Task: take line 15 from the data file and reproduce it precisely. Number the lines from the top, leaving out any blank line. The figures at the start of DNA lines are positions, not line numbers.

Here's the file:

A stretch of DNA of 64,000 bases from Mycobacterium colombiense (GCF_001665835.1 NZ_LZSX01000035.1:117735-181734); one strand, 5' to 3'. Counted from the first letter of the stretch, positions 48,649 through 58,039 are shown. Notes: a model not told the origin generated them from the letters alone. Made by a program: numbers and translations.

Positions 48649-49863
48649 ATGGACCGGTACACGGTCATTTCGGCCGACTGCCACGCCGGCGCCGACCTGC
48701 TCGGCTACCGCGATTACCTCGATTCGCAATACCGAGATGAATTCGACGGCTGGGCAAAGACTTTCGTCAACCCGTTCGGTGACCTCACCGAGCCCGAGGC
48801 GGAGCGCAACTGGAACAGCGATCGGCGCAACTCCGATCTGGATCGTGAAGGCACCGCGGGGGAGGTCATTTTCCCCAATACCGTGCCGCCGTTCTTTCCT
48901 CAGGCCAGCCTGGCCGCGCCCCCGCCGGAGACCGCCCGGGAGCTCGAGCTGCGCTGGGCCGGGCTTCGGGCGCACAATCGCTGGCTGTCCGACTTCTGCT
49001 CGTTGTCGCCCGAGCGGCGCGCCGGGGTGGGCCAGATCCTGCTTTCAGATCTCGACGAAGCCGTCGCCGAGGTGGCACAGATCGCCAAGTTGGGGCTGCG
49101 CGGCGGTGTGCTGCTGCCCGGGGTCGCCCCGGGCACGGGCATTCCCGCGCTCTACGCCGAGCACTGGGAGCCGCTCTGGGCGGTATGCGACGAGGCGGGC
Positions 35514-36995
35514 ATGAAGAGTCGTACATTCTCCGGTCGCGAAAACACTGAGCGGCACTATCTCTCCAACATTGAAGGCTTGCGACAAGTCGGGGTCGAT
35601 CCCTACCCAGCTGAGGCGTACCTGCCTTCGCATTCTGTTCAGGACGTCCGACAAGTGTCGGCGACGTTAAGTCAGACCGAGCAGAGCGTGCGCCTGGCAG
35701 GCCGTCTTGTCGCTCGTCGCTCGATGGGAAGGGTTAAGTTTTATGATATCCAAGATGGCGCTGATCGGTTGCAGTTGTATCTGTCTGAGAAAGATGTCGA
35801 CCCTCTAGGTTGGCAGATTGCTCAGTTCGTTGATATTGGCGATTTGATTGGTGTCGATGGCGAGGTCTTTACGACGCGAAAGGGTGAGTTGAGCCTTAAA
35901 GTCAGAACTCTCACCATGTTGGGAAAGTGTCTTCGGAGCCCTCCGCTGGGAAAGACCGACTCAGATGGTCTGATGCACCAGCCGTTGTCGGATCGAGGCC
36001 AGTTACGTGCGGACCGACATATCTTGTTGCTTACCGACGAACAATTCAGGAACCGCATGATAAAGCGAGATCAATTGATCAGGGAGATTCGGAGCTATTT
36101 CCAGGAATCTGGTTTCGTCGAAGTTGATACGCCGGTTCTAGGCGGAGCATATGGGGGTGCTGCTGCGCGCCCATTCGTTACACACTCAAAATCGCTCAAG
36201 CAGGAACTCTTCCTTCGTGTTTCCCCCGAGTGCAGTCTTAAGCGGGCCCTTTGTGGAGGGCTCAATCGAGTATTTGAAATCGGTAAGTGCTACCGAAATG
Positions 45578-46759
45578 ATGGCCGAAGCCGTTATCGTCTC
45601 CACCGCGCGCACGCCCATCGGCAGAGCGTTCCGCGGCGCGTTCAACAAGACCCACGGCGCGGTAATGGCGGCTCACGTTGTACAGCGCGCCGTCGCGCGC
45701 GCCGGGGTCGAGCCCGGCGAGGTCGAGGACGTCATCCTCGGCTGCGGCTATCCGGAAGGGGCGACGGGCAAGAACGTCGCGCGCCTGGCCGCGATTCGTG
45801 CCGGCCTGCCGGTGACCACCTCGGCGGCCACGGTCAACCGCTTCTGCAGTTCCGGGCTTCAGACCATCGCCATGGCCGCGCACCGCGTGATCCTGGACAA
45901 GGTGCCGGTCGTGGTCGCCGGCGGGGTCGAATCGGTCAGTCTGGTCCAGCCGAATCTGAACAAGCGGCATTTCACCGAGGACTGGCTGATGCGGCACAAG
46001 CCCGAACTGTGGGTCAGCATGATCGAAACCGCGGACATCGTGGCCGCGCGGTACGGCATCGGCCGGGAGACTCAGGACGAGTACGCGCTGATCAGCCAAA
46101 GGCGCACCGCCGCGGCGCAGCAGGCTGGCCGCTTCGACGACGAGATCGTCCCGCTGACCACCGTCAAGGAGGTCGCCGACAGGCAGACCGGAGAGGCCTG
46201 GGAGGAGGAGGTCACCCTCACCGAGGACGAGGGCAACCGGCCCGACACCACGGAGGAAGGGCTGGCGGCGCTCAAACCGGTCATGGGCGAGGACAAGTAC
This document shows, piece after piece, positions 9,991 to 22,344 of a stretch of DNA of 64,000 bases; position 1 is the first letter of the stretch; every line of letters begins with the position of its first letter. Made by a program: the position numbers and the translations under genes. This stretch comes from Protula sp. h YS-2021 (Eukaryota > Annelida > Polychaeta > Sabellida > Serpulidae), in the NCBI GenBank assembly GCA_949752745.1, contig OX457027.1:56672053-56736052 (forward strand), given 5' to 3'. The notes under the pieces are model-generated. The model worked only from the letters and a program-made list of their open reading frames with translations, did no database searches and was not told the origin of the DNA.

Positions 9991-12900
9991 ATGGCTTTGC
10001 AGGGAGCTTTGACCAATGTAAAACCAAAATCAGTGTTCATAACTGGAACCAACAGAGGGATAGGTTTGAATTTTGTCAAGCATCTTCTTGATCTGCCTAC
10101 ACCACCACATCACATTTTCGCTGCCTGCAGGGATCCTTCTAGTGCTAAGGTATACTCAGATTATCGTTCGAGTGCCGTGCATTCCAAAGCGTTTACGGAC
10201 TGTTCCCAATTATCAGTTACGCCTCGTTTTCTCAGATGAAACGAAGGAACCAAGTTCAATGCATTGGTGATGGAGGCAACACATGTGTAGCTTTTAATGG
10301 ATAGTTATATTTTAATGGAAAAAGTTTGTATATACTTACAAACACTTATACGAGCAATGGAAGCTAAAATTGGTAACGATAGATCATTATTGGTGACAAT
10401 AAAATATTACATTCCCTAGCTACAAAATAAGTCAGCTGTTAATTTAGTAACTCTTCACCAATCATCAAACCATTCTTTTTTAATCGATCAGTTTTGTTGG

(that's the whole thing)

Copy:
36001 AGTTACGTGCGGACCGACATATCTTGTTGCTTACCGACGAACAATTCAGGAACCGCATGATAAAGCGAGATCAATTGATCAGGGAGATTCGGAGCTATTT